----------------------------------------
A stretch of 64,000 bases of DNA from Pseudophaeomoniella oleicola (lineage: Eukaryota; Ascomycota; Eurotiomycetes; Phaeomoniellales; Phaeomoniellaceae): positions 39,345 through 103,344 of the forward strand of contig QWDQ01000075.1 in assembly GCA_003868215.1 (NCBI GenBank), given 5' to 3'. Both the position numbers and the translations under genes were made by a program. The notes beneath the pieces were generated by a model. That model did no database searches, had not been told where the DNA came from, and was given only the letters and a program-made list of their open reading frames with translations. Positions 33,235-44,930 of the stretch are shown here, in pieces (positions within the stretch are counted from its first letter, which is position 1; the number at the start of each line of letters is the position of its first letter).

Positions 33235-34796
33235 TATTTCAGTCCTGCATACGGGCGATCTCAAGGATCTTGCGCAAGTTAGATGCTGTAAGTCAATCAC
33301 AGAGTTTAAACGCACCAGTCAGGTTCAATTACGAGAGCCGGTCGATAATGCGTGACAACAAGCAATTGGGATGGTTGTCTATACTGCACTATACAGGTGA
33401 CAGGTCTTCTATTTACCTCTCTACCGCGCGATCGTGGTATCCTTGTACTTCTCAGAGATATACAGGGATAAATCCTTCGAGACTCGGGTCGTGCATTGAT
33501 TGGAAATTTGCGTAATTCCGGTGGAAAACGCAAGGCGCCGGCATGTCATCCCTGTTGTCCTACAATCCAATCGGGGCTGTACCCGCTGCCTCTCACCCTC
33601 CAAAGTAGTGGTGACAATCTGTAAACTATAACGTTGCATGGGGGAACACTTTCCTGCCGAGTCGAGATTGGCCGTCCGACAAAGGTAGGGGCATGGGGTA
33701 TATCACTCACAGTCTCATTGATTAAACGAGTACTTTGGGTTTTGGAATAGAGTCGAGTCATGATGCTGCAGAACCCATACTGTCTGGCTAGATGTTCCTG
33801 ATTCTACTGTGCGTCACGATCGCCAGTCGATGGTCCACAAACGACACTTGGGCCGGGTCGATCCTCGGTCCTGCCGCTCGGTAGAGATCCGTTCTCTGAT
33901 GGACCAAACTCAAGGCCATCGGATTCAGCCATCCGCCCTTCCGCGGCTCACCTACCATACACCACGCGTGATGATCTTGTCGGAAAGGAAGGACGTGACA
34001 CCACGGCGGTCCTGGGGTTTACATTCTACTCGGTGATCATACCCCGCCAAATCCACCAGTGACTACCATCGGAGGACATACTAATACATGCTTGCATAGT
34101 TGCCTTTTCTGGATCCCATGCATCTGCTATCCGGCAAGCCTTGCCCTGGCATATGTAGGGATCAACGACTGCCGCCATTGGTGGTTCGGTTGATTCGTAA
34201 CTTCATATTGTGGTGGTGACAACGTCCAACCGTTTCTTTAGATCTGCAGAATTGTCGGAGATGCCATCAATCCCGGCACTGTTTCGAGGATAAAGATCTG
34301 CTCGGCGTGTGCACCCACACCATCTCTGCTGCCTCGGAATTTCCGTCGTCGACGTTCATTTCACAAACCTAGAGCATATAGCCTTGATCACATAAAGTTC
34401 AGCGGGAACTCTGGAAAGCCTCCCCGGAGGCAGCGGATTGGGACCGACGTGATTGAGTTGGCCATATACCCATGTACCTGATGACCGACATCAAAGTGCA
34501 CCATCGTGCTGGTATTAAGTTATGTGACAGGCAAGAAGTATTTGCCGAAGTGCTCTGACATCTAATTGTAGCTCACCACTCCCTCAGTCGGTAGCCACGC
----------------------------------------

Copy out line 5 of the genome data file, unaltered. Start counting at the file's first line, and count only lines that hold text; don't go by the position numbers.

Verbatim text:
33401 CAGGTCTTCTATTTACCTCTCTACCGCGCGATCGTGGTATCCTTGTACTTCTCAGAGATATACAGGGATAAATCCTTCGAGACTCGGGTCGTGCATTGAT